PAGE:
Do we want a future where corporations can obsessively monitor and nickel-and-dime us by charging for every single instance in which we look at or listen to a recorded piece of entertainment? Or do we want a world in which home use is free from surveillance and we, rather than some faceless, greedy conglomerate, control the hardware and software we own?

In his finding, Judge Lewis A. Kaplan cited United States v. Progressive, Inc. as precedent for his restraining order -- the case in which Progressive magazine intended to publish plans for a hydrogen bomb. And like a true advocate of national security, Jack Valenti, president of the MPAA, vowed patriotically to keep filing lawsuits until every Web site carrying the dangerous DeCSS program has been completely suppressed.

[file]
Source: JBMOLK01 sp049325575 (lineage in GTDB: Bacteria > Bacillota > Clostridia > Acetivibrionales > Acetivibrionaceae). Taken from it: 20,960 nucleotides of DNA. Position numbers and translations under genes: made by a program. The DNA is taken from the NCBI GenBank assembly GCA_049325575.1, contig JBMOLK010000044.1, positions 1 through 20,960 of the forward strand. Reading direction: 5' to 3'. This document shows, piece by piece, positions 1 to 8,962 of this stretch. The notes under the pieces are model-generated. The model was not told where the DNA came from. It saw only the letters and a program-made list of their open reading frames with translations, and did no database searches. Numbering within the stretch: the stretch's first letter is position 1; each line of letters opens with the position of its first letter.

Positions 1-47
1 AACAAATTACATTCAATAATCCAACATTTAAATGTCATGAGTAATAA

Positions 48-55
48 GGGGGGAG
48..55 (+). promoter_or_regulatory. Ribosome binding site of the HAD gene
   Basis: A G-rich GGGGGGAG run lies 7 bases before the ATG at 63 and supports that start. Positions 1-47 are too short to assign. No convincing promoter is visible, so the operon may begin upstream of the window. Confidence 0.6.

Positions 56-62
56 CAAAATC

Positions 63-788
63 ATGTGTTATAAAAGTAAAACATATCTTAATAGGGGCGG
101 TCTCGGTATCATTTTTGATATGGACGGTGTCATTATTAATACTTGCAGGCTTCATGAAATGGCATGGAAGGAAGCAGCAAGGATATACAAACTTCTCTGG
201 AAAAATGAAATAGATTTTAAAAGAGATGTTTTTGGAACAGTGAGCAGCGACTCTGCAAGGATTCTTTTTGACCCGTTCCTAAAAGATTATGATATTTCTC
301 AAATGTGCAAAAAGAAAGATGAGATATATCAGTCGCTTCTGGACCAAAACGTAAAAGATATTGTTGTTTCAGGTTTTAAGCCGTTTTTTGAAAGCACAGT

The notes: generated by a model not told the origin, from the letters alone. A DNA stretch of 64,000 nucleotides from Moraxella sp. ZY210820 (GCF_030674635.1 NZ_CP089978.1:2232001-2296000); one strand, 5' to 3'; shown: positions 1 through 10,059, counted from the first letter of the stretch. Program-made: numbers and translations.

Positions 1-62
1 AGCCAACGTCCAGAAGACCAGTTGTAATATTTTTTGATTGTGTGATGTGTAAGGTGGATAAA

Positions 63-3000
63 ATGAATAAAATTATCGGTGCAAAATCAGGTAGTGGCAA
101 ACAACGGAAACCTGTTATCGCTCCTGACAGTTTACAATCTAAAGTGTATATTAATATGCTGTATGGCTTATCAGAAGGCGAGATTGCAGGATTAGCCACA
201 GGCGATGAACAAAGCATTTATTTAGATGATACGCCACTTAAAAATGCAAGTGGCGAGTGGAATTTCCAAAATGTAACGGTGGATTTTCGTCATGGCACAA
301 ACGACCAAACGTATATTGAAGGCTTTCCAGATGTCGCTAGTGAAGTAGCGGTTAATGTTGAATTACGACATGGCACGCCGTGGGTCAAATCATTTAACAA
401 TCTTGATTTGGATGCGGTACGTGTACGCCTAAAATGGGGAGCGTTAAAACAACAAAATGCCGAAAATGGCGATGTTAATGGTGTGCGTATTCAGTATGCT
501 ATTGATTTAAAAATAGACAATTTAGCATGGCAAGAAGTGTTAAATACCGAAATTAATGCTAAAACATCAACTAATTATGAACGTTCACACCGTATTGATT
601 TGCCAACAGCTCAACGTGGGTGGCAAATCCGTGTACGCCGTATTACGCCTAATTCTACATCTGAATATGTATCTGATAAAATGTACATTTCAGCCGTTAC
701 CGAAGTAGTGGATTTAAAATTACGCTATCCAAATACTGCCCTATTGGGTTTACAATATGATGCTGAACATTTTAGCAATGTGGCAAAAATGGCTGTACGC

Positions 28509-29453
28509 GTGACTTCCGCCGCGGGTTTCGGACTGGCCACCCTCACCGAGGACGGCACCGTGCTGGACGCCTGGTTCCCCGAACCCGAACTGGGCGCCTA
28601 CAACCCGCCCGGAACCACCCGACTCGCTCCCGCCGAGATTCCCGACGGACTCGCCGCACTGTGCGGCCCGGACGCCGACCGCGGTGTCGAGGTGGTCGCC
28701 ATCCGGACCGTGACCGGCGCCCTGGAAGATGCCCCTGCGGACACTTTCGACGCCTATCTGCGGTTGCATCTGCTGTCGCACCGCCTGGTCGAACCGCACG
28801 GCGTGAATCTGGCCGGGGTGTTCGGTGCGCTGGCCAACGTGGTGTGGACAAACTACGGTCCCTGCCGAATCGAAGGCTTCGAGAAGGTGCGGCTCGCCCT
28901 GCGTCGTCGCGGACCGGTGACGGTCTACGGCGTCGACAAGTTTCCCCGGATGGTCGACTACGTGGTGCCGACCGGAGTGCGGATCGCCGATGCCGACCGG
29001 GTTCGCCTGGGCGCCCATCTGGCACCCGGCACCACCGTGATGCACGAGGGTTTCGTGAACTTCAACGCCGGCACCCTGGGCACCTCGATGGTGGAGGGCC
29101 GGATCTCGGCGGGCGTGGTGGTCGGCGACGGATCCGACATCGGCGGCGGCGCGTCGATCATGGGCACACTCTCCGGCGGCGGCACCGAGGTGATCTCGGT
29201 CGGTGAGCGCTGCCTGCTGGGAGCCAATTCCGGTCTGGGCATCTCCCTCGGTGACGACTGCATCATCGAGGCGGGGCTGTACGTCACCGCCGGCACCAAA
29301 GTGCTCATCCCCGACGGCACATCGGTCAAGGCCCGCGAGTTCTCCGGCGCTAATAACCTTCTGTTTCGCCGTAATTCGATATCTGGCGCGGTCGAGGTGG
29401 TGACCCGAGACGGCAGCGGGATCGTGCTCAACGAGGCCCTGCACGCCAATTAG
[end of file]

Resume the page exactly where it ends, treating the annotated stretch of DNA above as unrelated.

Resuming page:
Normally, the confident hackers who hang out at places likes -- where information on where to find the program is avidly distributed -- sneer at such attempts to control the dispersal of information. Already, the code in question has been transmitted back and forth across cyberspace so many times that it would be well nigh impossible to eliminate entirely. But even the hardcore Slashdot regulars were taken aback when the MPAA reached its arms across the ocean and obtained the arrest and interrogation of Johansen and his father in their Norwegian home.